7 Ways to Sharpen Your Focus and Increase Productivity
Lack of focus, bad habits and torrents of media distract us from achieving our goals. Many strive to produce more by eliminating these distractions. Try the following tactics to increase productivity and discover the methods that work best for you.
We all succumb to distractions, often unconsciously. Living a minimal life helps declutter space and reduces hindrances to achieving goals. Our mental space naturally opens when we declutter our physical spaces. Less cluttered environments facilitate greater focus.
The creator of Ugmonk demonstrated how decluttering his desk made him more productive. After decluttering our physical spaces, removing counter-productive and unnecessary behavior frees up time to do positive things.
Mindfulness meditation possesses scientifically demonstrable benefits. Forbes lists these scientifically proven benefits: reduced anxiety, reduced implicit age and race bias, depression prevention and treatment, improved cognition and body satisfaction.
Decreasing anxiety and improving cognition aide increased productivity. Further, mindfulness improves focus. Author of the bestseller, Sapiens, Yuval Harari, credits his abilities and success to meditation. “When you train the mind to focus on something like the breath,” Harari says in an interview with Ezra Klein, “it also gives you the discipline to focus on much bigger things and to really tell the difference between what’s important and everything else.”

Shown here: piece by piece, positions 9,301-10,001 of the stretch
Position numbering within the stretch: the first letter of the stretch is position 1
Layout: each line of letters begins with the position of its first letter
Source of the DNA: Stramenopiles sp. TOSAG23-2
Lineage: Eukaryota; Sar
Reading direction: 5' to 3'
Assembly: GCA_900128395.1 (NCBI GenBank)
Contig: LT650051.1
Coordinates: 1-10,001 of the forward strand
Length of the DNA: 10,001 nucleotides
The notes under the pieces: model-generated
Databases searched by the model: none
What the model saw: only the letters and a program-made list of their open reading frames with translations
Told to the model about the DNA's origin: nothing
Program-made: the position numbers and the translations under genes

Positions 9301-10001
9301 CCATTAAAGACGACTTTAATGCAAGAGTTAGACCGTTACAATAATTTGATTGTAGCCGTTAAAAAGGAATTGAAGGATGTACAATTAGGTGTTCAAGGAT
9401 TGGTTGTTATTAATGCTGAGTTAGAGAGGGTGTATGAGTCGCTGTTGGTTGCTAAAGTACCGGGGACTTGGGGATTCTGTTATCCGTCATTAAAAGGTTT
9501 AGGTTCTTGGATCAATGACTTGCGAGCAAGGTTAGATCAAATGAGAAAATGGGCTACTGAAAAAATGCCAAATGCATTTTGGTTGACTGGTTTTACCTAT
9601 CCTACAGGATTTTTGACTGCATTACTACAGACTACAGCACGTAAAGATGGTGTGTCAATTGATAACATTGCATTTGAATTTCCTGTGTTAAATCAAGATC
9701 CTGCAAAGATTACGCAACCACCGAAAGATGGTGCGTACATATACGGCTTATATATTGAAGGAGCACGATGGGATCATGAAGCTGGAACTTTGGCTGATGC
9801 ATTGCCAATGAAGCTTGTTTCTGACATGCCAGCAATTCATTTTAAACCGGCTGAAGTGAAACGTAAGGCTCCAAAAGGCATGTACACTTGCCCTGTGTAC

3. Deep Work
Cal Newton’s books offer strategies for mitigating wasted time and boosting productivity. In his book Deep Work, Newton suggests scheduling your entire day in blocks of time. He recommends scheduling each hour of the day in your notebook or planner. Use pencil so you can easily erase and adjust your schedule. Spend your best hours (whenever you have the most energy) doing the most important and intensive work. Newton insists doing this decreases total working hours and increases free-time.
4. S. Covey’s Four Quadrant System:
Author of the famous self-help book 7 Habits of Highly Effective People, Stephen Covey, devised a quadrant system for time management. The four-quadrant system delegates any activity into one of four categories:
- Important and urgent
- Important but not urgent
- Urgent but not important
- Not urgent and not important.
The goal is to spend most of our time in quadrant two, planning for things that are important before they become urgent. We often slip into the first quadrant because important things can easily become urgent without proper planning. Analyzing how we spend time forces us to be aware when we waste it.
Many people don’t get enough sleep. Over 1 in 3 Americans get less than the recommended 7 hours of sleep per night according to The Center for Disease Control. Adequate sleep has many benefits. It gives us more energy, improves our mood, boosts creativity, improves memory and makes us better problem solvers. These benefits also all promote higher productivity.
Make sure you exercise! Studies show that exercise provides many of the same benefits we get from adequate sleep. Experts even propose that exercising is a part of your job. They argue that reaching one’s potential is impossible without it. Choose an activity you enjoy rather suffering through exercise that you hate.
You’ve read this list, now make your own. Checklists help us keep track what we need to do and requires us to see the unchecked items when we don’t complete our tasks. Incorporate your to-do lists when you schedule your day. Also, consider using checklists as recommended in The Checklist Manifesto. The book promotes using checklists to get things right the first time, saving time and money resulting in higher productivity!